Tuesday, December 23, 2008

The result of the Dvorak experiment

It took me six months to get up to 45 wpm with Dvorak which was much slower than I expected.

The layout was better than QWERTY in some ways: the positioning of 't' and 'h' next to each other works well so I never once typed 'teh'. On the other hand, I missed being able to type 'were' and 'are' and 'here' so easily and I hated the strain of having 's' on my right little finger together with 'l' and the shift key for 'I'. Although Dvorak is meant to be better for RSI my finger got quite sore at times. Plus it's a nuisance faffing around changing the keyboard set-up for different users. So I decided that Dvorak is not right for me.

My QWERTY speed had dropped to 15 wpm but now, less than a fortnight later, I'm back up to 48 wpm.

I don't know if Dvorak is inherently hard to learn, or if I'm too wedded to QWERTY. Maybe it's because I get brain fog from my thyroid problem. I don't know.

I'm not sure if I regret the experiment or not. At least this way I won't wonder about it and now neither will you: I did the experiment so you don't need to. No need to thank me!

(For a completely different view of the attractions of Dvorak, see Holly Lisle.)

11 COMMENTS:

JaneyV said...

Honestly FH I don't think I could even contemplate trying to re-educate myself at the keyboard. I'm still rubbish at typing and when I see my kids going at it with phenomenal speeds I wonder where I've been going wrong!

Kudos to you for trying something new. I think that I have to get disciplined and master the QWERTY.

BBJD said...

I've never tried Dvorak, but you're experience has confirmed my suspicions. I doubt I'd like it - or stick with it.

It's kind of like those split keyboards. Some people love 'em, but I hate it that I can no longer reach over to the other side (I have long fingers).

Maybe if we'd learned to use Dvorak first we'd think differently?

Have a great day.

Bevie

Sarah Laurenson said...

If I had learned to type in the conventional manner rather than by the HP&C method (hunt, peck and cuss), then looking at a different keyboard might be an option. But I don't type like a 'real' typist and I know where the keys are on QWERTY. Mostly I type with the first two fingers of each hand. Occasionally another finger will hit a key, but not that often. I even hit the space bar with the second finger of my right hand.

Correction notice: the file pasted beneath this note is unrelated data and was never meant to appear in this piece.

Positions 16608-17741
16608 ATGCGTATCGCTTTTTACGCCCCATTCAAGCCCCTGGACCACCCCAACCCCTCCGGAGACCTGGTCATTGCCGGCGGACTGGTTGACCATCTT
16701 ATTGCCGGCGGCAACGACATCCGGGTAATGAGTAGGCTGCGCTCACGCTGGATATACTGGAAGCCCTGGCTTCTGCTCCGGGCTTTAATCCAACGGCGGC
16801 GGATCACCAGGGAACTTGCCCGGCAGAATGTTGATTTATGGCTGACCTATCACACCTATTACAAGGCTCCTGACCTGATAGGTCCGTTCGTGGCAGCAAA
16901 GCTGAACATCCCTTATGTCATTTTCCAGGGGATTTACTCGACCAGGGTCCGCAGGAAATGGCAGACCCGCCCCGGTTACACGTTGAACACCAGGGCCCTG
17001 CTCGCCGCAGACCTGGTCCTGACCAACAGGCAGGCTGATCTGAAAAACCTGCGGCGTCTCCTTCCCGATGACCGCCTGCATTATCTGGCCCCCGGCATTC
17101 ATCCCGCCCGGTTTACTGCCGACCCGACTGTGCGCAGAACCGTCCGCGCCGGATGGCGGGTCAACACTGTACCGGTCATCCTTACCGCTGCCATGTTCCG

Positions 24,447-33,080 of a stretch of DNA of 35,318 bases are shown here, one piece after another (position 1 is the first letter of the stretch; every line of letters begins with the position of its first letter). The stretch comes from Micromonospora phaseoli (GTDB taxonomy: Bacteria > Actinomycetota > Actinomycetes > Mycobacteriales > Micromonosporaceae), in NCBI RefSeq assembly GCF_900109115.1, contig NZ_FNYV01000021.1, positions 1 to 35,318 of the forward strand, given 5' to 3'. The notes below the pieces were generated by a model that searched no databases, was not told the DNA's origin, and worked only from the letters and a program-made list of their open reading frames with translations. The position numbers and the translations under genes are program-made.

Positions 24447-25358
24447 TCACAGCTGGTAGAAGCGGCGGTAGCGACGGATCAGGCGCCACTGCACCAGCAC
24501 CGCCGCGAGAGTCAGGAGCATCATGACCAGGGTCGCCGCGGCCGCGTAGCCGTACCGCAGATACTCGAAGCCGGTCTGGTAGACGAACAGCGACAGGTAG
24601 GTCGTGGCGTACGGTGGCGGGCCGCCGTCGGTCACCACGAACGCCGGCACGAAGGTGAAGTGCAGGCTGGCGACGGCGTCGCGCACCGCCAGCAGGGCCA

Not sure what kind of keyboard would help a wacko typist like me.

Thanks for relating your experience.

Happy Holidays!

sylvia said...

Well, it must have been frustrated to have to backtrack and relearn but as you said, at least now you know. I've always wondered if I'd really love it if I stuck with it and you've helped to alleviate that fear. I might but as I'm not unhappy with QWERTY, it doesn't seem worth the time.

writtenwyrdd said...

Thirty-four years typing qwerty and I'm not going to switch. It would be taking the hacksaw to what little nerves I have left, lol.

Amazing you stuck it out so long!

Sophie in the Moonlight said...

Thank you for experiencing Dvorak so the rest of us don't have to. Your contribution to my time is immeasurable. It totally sounds like something I would try and then (as you so aptly proved) hate.

You are a dear. Welcome back to QWERTY, the system we all love to hate, but could never leave.

Merry Christmas!!

Timothy Hallinan said...

You are so brave. I would never, ever try that. I can't actually type anyway -- strictly two fingers plus thumbs for the space bar, but I'd be terrified that a few months on Dvorak might cost me what little speed and accuracy I have on QWERTY.

Anything that makes me conscious of the mechanics of getting the words down is terrifically irritating to me -- when they come, they come very quickly, and I go absolutely insane when I can't keep up with them.

So thank you for making the attempt for me. And it was a fascinating read.

Whirlochre said...

It's quicker than the trained budgie, slate & chisel combo, I suppose.

freddie said...

Everytime you post about DVORAK, I think of the composer. : )

Vlad Dolezal said...

I have switched to Dvorak about a year ago (can't remember exactly). It was quite fun at the very beginning, when I had no idea about the layout of the keys. I would have to hit about a dozen keys to find the right one. My chats went like this:

me: hi
friend: hey, wassup, how's it going?
(a minute passes)
me: typing slow
(another minute passes)
me: new keyboard layout

After about a month I got reasonably close back to my QWERTY speed.

As to the benefits of Dvorak - what I enjoy about Dvorak the most...
- is not the increased speed (although I DO type faster)
- is not the increased accuracy (although I DO make fewer typos)
- it's the increased COMFORT when typing (hard to explain, your fingers simply move less and it's more pleasurable to type)

(Oh, and obviously it makes me feel cool and different :p)

That being said, is Dvorak for you? I guess the switch probably isn't worth it for most people. Unless you type a LOT in english, or are experiencing pain from typing, or you REALLY want to be different :)

fairyhedgehog said...

I touch type, after my husband bought me Mavis Beacon many years ago, and I don't know if that made it harder or easier to try the switch.

I know that many people find that they are more comfortable with Dvorak but I really didn't. So I am one of the small number who try it and the even smaller number who give it a fair try and decide it's not for them.

At least now I can concentrate on what I'm saying, not on trying to get the words out.

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